Bitcoin booms and crypto conundrums – Bangkok Post


Bitkub CEO ‘Topp’ Jirayut outlines the pitfalls and potential of blockchain-based assets on the ‘Bangkok Post’ podcast ‘Deeper Dive’.
PUBLISHED : 21 Aug 2023 at 04:42
WRITER: Dave Kendall
A plethora of issues divide opinion in 2023, but there are few more polarising subjects than cryptocurrencies.
“Topp” Jirayut Srupsrisopa has long been engaged in the debate. The CEO of Bitkub Capital Group Holdings, owner of Thailand’s largest cryptocurrency exchange, found himself arguing with both the central bank and his own parents when he started the country’s first bitcoin wallet,, in 2013.
“My parents have a small factory, a small shop in the Pratu Nam area in Bangkok,” he tells Dave Kendall on the Bangkok Post‘s new podcast, Deeper Dive.
“I used the spare room, and after eight months the Bank of Thailand issued a formal letter to all the commercial banks saying that bitcoin could be a Ponzi scheme.
“So who would my parents believe, right?”
Ten years on, Mr Jirayut has raised millions of dollars while Bitkub has more than 1,000 employees.
Meanwhile, cryptocurrencies themselves have seen violent swings in fortune. Aside from the price volatility, the credibility and reputation of digital assets have been hit by the collapse of the altcoins Luna and TerraUSD, along with the bankruptcies of Three Arrows, Voyager, Celsius, FTX, Blockfi and Silvergate Bank.
Mr Jirayut blames a combination of poor banking practices and outright fraud.
“Bitkub is well protected because we don’t mess around with customers’ money. You leave it in a separate savings account. There’s no fractional reserve system of crypto, but other exchange seems to violate that,” he said.
“The digital asset space and blockchain space operate in a free market mechanism. There is no central bank stepping in and bailing out… There’ll be a natural selection, and the ones that are not doing things properly, [will] fade away,” said Mr Jirayut.
Mr Jirayut doesn’t believe US authorities’ aggressive moves to limit access to crypto are being reflected elsewhere in the world, and advocates a balance between innovation and security.
“First, crypto cannot be fully dead or cannot be banned,” he says. “Truly, unless we shut down the internet — which is not feasible, right? But we have to talk about governance more. And I think central bankers understand this too. They don’t like crypto, but they understand that they have to live with it.”
“Since central banks cannot control cryptocurrencies like bitcoin, one way they can exert power in the space is by issuing their own blockchain-based assets known as central bank digital currencies (CBDCs) — official versions of a stablecoin like USDT.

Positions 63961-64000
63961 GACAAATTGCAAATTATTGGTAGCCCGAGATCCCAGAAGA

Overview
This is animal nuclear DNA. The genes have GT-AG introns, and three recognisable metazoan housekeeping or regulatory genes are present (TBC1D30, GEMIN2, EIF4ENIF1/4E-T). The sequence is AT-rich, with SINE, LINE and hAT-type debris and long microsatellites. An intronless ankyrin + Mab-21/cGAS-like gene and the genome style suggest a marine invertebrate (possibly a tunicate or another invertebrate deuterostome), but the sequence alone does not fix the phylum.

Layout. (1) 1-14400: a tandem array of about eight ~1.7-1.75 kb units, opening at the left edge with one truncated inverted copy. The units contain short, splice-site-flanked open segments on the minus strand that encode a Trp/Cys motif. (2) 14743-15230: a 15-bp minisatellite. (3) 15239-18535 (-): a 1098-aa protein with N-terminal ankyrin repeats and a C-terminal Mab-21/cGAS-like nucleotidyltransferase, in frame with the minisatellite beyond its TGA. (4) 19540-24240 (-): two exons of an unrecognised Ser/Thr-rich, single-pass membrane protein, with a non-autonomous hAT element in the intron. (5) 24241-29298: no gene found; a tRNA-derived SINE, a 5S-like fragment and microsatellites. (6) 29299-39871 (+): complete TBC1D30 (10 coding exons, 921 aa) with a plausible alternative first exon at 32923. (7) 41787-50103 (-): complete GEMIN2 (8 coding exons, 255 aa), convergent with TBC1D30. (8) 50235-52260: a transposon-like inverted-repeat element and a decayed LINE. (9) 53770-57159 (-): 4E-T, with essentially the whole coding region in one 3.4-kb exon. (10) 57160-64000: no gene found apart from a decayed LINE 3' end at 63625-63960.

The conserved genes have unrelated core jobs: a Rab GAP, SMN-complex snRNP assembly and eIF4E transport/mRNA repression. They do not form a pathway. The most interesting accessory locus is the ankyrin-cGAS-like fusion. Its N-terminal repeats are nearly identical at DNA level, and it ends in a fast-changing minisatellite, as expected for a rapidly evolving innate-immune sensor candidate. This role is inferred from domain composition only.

“In a sense, you won’t be with Bangkok Bank or Krung Thai, you’ll effectively have an account with the Bank of Thailand. This will automate cumbersome activities like taxpaying, make transactions far quicker and simpler, and deal a body blow to graft.
“There’ll be less corruption for sure. Because everything would be transparent. No under-the-table payments, because everything would be transparent,” Mr Jirayut explained.
There is, however, a potential darker side to these centralised digital assets: they will give authoritarian governments — of which there is no shortage in Asia — the opportunity to monitor and control every citizen’s wealth and purchases.
In theory, the ability of government critics to make purchases could be confined to a specific geographical area — they might only be allowed to purchase certain items, or they might even see their wealth docked or confiscated.
Mr Jirayut, however, does not see this aspect of CDBCs as a significant issue. In any case, he says, anyone who uses online banking or payment apps can already be surveilled.
“I think Thailand has 1.4 phones per person,” he tells the podcast. “And mobile banking transactions are the highest in the world in Thailand, exceeding China and the US. So clearly, people are not concerned with centralised data, a centralised database and a closed system.”
With the Bank of Thailand planning to roll out its own CBDC later this year or next, the kingdom is in many ways at the forefront of digitisation.
The Bitkub CEO waxes lyrical about the democratising and decentralising aspects of blockchain.
“Two billion people worldwide are currently unbanked because they … don’t make enough money per month, just to be profitable to maintain [banks’] expensive operations,” he says. “We can create a global payment system, sharing liquidity with all asset classes by tokenisation.”
Rosy projections aside, most crypto enthusiasts are likely to be more concerned with bread-and-butter issues — like the price of bitcoin.
“I think the next boom will be driven by institutional money… not just retail money, right, like the previous boom,” says Mr Jirayut, stating two requirements for that to take place.
“First, clear regulations. Institutional money cannot come into a grey space. And second, is the infrastructure advanced enough in terms of security? Institutional funds… have to make sure that they have a place to keep their assets safe.”
“Our world is moving in an exponential manner,” Mr Jirayut says on Deeper Dive. “I say five years, but… could be sooner.”
And if someone does want to take the crypto plunge, how much should they invest? While some financial advisors suggest a limit for young, aggressive investors of 10–15% of personal wealth in high-risk assets, the ardent crypto evangelist offers a simpler formula.
“I would say, the money that you can afford to lose.”
Scan the QR code below to watch Dave Kendall’s full interview with Bitkub’s ‘Topp’ Jirayut on the third episode of the new Bangkok Post podcast, ‘Deeper Dive’. Or search for ‘Deeper Dive Thailand’ wherever you get your podcasts.
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